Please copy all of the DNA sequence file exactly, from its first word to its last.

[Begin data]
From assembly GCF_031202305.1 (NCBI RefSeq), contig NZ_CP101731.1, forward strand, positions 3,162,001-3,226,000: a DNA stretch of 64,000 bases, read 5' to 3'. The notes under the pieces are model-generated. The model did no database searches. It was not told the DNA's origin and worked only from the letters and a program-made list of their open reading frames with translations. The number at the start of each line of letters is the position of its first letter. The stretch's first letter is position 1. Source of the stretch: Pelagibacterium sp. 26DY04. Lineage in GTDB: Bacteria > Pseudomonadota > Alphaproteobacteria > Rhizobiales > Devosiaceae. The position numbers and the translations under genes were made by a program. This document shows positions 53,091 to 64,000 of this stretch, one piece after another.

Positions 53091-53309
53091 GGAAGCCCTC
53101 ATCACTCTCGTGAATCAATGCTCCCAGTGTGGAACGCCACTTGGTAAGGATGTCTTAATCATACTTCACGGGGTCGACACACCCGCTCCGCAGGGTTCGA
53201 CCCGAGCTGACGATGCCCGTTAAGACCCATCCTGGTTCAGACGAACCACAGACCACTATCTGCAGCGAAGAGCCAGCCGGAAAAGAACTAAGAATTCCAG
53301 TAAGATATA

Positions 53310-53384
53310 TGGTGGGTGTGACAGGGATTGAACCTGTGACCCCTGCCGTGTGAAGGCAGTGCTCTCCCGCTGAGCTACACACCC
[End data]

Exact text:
From assembly GCF_031202305.1 (NCBI RefSeq), contig NZ_CP101731.1, forward strand, positions 3,162,001-3,226,000: a DNA stretch of 64,000 bases, read 5' to 3'. The notes under the pieces are model-generated. The model did no database searches. It was not told the DNA's origin and worked only from the letters and a program-made list of their open reading frames with translations. The number at the start of each line of letters is the position of its first letter. The stretch's first letter is position 1. Source of the stretch: Pelagibacterium sp. 26DY04. Lineage in GTDB: Bacteria > Pseudomonadota > Alphaproteobacteria > Rhizobiales > Devosiaceae. The position numbers and the translations under genes were made by a program. This document shows positions 53,091 to 64,000 of this stretch, one piece after another.

Positions 53091-53309
53091 GGAAGCCCTC
53101 ATCACTCTCGTGAATCAATGCTCCCAGTGTGGAACGCCACTTGGTAAGGATGTCTTAATCATACTTCACGGGGTCGACACACCCGCTCCGCAGGGTTCGA
53201 CCCGAGCTGACGATGCCCGTTAAGACCCATCCTGGTTCAGACGAACCACAGACCACTATCTGCAGCGAAGAGCCAGCCGGAAAAGAACTAAGAATTCCAG
53301 TAAGATATA

Positions 53310-53384
53310 TGGTGGGTGTGACAGGGATTGAACCTGTGACCCCTGCCGTGTGAAGGCAGTGCTCTCCCGCTGAGCTACACACCC